A platform to connect refugees to volunteers. An app that would help people track their carbon usage. A program that urges “unfriended” people to meet in real life.
When it comes to solving intractable problems, working together, especially under merciless time constraints, can lead to big ideas.
That was the goal of a design-thinking workshop Experience hosted last week at Northeastern University’s Toronto campus. Over the course of two hours, participants took on three of the most seemingly-intractable issues facing the world today: the global refugee crisis, climate change, and the spread of fake news. With the help of brief talks from subject experts — international correspondent Muhammad Lila on refugees; Northeastern public policy professor Jennie Stephens on climate; and technology writer Alexandra Samuel on fake news — those big issues were narrowed down to specific challenges that could have specific solutions.
Such big problems, of course, can’t be solved in one fell swoop, and the exercise wasn’t designed to do so. Instead, the goal was to give participants a sense that they can be part of the solutions, along with a framework and a set of tools to tackle problems in their own professional and civic lives. In corporate settings, design-thinking workshops can take days, but the breakneck pace pushed the groups creatively and compelled them to be bold, really lean on each other, and not worry so much about real-world feasibility.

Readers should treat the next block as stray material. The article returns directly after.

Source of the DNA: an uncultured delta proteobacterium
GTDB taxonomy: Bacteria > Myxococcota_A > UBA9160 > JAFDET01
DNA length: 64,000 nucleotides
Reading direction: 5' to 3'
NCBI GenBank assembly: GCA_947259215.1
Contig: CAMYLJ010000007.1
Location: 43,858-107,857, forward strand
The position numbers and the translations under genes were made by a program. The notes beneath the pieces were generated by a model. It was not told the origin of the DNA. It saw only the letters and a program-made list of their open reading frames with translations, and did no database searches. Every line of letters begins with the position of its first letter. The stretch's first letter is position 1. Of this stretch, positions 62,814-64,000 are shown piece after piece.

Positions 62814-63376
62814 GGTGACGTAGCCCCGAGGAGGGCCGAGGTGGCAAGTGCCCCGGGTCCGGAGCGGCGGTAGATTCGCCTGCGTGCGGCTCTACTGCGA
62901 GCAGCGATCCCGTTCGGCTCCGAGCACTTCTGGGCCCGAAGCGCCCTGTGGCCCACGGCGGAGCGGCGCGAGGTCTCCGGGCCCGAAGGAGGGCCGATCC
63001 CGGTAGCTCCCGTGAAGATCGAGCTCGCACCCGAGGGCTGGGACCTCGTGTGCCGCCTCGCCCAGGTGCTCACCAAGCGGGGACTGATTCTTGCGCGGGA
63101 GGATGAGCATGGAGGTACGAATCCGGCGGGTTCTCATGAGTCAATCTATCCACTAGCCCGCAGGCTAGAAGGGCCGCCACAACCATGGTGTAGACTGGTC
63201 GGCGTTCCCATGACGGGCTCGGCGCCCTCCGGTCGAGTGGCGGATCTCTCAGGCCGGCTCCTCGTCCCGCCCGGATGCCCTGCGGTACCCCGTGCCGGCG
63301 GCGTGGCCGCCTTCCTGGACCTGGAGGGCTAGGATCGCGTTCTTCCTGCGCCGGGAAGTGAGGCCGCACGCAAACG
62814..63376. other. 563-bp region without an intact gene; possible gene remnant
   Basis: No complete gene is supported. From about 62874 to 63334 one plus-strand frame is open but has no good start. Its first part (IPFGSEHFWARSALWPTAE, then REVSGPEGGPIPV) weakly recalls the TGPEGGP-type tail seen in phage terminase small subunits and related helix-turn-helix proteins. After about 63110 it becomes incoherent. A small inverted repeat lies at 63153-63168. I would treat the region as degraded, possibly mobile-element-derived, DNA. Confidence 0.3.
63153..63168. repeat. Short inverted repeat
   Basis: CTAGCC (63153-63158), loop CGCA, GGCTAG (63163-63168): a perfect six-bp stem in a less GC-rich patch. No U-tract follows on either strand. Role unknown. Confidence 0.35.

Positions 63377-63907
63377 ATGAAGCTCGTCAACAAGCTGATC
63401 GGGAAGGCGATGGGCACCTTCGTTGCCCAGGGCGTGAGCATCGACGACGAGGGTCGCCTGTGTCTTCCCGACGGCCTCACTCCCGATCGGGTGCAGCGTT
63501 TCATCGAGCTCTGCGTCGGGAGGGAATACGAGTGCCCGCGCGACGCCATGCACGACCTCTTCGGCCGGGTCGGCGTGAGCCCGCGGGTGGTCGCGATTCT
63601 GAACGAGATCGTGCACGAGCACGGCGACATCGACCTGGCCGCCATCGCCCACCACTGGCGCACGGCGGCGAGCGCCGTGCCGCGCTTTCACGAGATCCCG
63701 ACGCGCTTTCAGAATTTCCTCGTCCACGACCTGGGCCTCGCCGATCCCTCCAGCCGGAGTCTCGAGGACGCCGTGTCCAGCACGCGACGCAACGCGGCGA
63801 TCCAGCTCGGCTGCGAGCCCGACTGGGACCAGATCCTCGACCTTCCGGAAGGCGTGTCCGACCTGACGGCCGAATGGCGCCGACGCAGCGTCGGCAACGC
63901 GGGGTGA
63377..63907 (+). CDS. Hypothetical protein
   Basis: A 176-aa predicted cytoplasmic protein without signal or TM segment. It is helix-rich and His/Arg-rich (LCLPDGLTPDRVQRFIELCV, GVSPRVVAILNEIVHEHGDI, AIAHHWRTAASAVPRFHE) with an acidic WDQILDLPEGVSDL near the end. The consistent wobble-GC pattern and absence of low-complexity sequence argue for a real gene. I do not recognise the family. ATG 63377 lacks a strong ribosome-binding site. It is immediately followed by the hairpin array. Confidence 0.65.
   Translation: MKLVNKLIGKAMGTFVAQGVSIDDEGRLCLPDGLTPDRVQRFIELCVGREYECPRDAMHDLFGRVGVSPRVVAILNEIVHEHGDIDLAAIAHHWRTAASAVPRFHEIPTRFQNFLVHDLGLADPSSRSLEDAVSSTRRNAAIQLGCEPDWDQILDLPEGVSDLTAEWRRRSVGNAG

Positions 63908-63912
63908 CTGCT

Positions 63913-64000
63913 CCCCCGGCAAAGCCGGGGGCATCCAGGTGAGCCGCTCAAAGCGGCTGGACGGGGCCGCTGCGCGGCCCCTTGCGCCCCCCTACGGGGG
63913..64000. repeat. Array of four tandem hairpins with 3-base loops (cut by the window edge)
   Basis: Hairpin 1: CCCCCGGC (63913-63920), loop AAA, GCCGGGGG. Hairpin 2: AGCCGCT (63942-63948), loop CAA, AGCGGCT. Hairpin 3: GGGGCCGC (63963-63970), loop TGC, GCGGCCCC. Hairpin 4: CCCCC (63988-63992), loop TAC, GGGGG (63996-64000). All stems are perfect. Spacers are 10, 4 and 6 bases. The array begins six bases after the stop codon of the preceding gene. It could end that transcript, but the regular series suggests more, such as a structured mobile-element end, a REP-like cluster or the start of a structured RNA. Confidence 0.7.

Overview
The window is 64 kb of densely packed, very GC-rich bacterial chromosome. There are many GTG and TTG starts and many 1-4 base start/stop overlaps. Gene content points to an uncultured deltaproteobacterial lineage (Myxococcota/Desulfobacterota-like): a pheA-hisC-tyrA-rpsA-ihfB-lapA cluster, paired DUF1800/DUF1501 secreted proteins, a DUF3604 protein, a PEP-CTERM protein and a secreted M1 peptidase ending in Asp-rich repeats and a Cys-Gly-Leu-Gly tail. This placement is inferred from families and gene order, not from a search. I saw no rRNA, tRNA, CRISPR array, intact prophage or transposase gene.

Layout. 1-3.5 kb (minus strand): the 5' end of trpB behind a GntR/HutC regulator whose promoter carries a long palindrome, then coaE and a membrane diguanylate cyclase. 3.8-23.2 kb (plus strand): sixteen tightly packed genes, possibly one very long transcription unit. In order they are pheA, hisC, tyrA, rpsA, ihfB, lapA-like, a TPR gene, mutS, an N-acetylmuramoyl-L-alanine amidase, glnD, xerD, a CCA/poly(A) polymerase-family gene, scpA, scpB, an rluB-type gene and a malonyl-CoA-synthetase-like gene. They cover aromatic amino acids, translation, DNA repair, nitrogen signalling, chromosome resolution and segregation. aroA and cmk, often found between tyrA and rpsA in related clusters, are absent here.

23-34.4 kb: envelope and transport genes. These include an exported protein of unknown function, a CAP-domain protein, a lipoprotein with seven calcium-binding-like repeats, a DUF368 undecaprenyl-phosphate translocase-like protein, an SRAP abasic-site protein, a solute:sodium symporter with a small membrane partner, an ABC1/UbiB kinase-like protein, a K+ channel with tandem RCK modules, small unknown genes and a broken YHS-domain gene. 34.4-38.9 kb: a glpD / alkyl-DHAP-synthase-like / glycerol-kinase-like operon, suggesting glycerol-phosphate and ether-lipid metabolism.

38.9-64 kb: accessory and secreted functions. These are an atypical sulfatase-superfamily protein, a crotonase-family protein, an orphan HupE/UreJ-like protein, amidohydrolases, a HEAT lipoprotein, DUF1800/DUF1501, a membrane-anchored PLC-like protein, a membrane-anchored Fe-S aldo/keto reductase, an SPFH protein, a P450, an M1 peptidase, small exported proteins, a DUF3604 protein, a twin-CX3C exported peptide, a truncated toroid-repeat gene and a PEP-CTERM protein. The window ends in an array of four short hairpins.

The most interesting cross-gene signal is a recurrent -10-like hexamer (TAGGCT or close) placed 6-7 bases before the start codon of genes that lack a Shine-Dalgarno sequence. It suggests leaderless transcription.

The ideas they came up with in such a short time were ambitious, wide-ranging, and in some cases, a bit polarizing. Read on for the specific problems each group tackled, the prototypes inspired by their discussions, and the experts’ takeaways.
The Refugee Crisis
The problem: How can we help refugees share their stories so they can be better integrated into new societies?
Our idea: “The Journey” — a comprehensive, end-to-end online platform that enables refugees to share their stories before, during, and after resettlement while providing supportive resources to maximize their success. It would start with giving refugees the multimedia tools to capture and share their ongoing stories. It would help them connect and communicate with service workers, government representatives, service organizations, and individual volunteers once they’d arrived in a new country. And it would allow viewers to make micropayments to support the people whose stories they liked, and the refugee effort as a whole.
What our expert thinks: “I love the idea of being able to make micropayments to newcomers directly, ” says Lila, who has spent time on the ground in refugee camps and in conflict zones, like Syria. “Building out the platform would be a complicated process , but I don’t think it’s insurmountable. If we could implement even just one aspect of this, it would have the potential to help thousands of people.”
Constructive criticism: Lila thinks people in the early stages of their resettlement journey, many of whom have just lost their homes and loved ones, are probably too focused on simply surviving to worry about sharing their stories. “It becomes more viable when those refugees are in a stable situation,” he says.
We also wonder: If refugees can be re-branded as “newcomers” to take the stigma away from the designation.
The problem: It’s impossible to move the needle on climate if those in positions of power remain unchanged. So how do we amplify new voices and empower them to make a real impact?